Feinberg has named two new associate deans: Kathryn Hufmeyer, ’11 MD, ’14 GME, currently clinical assistant professor at the University of Buffalo Jacobs School of Medicine and Biomedical Sciences, has been named associate dean for curriculum, effective July 1, and Linda Suleiman, MD, ’17 GME, currently assistant dean of Medical Education and assistant professor of Orthopaedic Surgery and of Medical Education, has been promoted to associate dean for diversity, equity and inclusion, effective February 1.
Adapting Medical Education to Today’s Challenges
Kathryn Hufmeyer, MD, ’11, ’14 GME, who previously served on the faculty at Feinberg, will rejoin the medical school as associate dean for curriculum and associate professor of Medicine in the Division of General Internal Medicine, effective July 1. Hufmeyer received her medical degree from Feinberg and completed her residency at McGaw Medical Center of Northwestern University.
“I’m excited to return to Northwestern,” Hufmeyer said. “There’s a reason I chose Northwestern for medical school and my residency. It’s an honor to join the senior educational leadership team and to be part of the innovative, cutting-edge medical education happening at Feinberg.”
Hufmeyer said she hopes to help adapt Feinberg education to meet the modern challenges of medical education, including a focus on interprofessional education, creative models of clinical education and incorporating artificial intelligence.
While at Feinberg previously, Hufmeyer received the Augusta Webster Faculty Fellowship in Educational Research and Innovation, the John X Thomas, Jr. Best Teachers of Feinberg Award and the Excellence in Teaching Award. She was also recognized for her teaching while serving as the internal medicine clerkship director at the University at Buffalo Jacobs School of Medicine and Biomedical Sciences and was recently selected as a Harvard Macy Scholar and inducted to the Richard T. Sarkin, MD, Emeritus Faculty Chapter of the Gold Humanism Honor Society.
“I am delighted that Katie is returning to Feinberg to serve as the associate dean for curriculum,” said Marianne Green, MD, the Raymond H. Curry, MD, Professor of Medical Education and vice dean for education. “Katie is a creative, strategic and thoughtful educator who has a deep understanding of the challenges facing medical education today. Her passion for innovation and her commitment to student success makes her an ideal choice for this role.”
Patricia Garcia, MD, MPH, the current associate dean for curriculum, will return to the faculty. Garcia earned her medical degree and master’s degree in public health from the University of Illinois, Chicago, and has served on Feinberg’s faculty since 1997. Prior to her associate dean role, Garcia was the director of Phases I and II of Feinberg’s curriculum, and served as chair of the Curriculum Renewal Steering Committee, where she led the development and implementation of Feinberg’s new curriculum, launched in 2012.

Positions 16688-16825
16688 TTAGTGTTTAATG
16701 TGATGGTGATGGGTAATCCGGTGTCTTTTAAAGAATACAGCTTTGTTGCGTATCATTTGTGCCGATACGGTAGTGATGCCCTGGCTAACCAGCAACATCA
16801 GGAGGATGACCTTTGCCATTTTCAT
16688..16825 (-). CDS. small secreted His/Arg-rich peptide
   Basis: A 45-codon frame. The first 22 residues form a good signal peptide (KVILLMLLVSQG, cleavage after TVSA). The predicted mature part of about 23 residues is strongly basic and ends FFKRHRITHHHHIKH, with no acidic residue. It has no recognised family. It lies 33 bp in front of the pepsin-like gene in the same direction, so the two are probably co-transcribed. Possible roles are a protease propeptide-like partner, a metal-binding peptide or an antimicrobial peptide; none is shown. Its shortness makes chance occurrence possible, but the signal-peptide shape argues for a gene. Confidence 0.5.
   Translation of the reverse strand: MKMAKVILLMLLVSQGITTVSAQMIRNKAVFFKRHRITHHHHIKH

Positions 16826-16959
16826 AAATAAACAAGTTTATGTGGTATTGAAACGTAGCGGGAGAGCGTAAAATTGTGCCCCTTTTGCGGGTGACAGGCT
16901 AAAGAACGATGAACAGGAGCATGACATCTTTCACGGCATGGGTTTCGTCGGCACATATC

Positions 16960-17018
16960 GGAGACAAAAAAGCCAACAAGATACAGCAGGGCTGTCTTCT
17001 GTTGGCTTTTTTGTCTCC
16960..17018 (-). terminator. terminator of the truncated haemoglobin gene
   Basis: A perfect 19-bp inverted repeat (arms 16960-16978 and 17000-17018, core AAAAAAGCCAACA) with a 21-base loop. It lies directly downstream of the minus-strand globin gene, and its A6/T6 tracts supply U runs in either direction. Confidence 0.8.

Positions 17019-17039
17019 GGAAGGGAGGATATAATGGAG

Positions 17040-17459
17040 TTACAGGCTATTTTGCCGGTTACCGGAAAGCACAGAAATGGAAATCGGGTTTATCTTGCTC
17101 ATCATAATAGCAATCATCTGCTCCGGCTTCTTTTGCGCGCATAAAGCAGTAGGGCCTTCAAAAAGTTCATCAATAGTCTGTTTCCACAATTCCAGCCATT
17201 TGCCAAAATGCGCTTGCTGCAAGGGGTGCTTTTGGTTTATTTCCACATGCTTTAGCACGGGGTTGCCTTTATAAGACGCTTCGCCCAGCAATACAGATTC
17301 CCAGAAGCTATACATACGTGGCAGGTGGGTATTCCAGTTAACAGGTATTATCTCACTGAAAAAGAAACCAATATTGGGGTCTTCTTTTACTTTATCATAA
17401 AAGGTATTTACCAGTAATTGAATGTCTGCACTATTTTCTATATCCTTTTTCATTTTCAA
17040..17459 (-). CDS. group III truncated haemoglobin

Cultivating Diversity, Equity and Inclusion
“I look forward to accelerating our ascent toward Feinberg’s mission of ensuring the recruitment, retention and success of faculty members who are underrepresented in medicine,” said Suleiman, who is currently assistant dean of Medical Education and assistant professor of Orthopaedic Surgery and of Medical Education. “I believe enhancing diversity, equity and inclusion requires a collaborative, strategic and data-driven approach. This starts with faculty. I have a deep commitment and unique skill set obtained through my experiences in graduate medical education to strengthen our institution and empower our faculty to achieve their academic goals.”
Suleiman earned her medical degree from Howard University, and completed her residency at McGaw, where she was chief administrative resident in the Department of Orthopaedics, and her fellowship in adult hip and knee reconstruction and replacement was completed at Rush University Medical Center. In 2018, she returned to Northwestern as an assistant professor of orthopaedic surgery and director of diversity and inclusion for McGaw — a role she continues to hold. Under her leadership, the percent of trainees belonging to groups historically underrepresented in medicine grew from 14 percent to 23 percent.
In addition to implementing bias training and recalibrating the application review process to be more holistic, Suleiman founded the Minority Faculty Association and established Health Equity Week, which welcomed more than 700 registrants last year.
Suleiman said her first priority in her new role is to launch a longitudinal program focused on academic coaching, peer co-learning and career development for faculty who are underrepresented in medicine. The program will focus on leadership, reaching clinical excellence, navigating an academic medical center, mentorship and providing one-on-one executive coaching support in the critical early years of academic career development, Suleiman said.
“Dr. Suleiman is a rare talent: gifted surgeon, impactful educator, emerging clinical investigator and passionate health equity advocate,” said Clyde Yancy, MD, MSc, vice dean for Diversity and Inclusion and chief and the Magerstadt professor of Cardiology in the Department of Medicine. “As we survey the near and long-term future of medicine, our leaders must hold expertise in multiple domains and demonstrate adroit facility navigating still uncertain paths forward. In Dr. Suleiman, we recognize a sterling leader with a distinctive skill set who will enhance our opportunities to exceed goals and expand our mission. Dr. Suleiman’s leadership will ensure our increasingly diverse faculty leverages diversity of ideation and works collectively towards a greater excellence – particularly as inclusion holds space for belonging, affirmation and advancement. This is how Feinberg becomes even better.”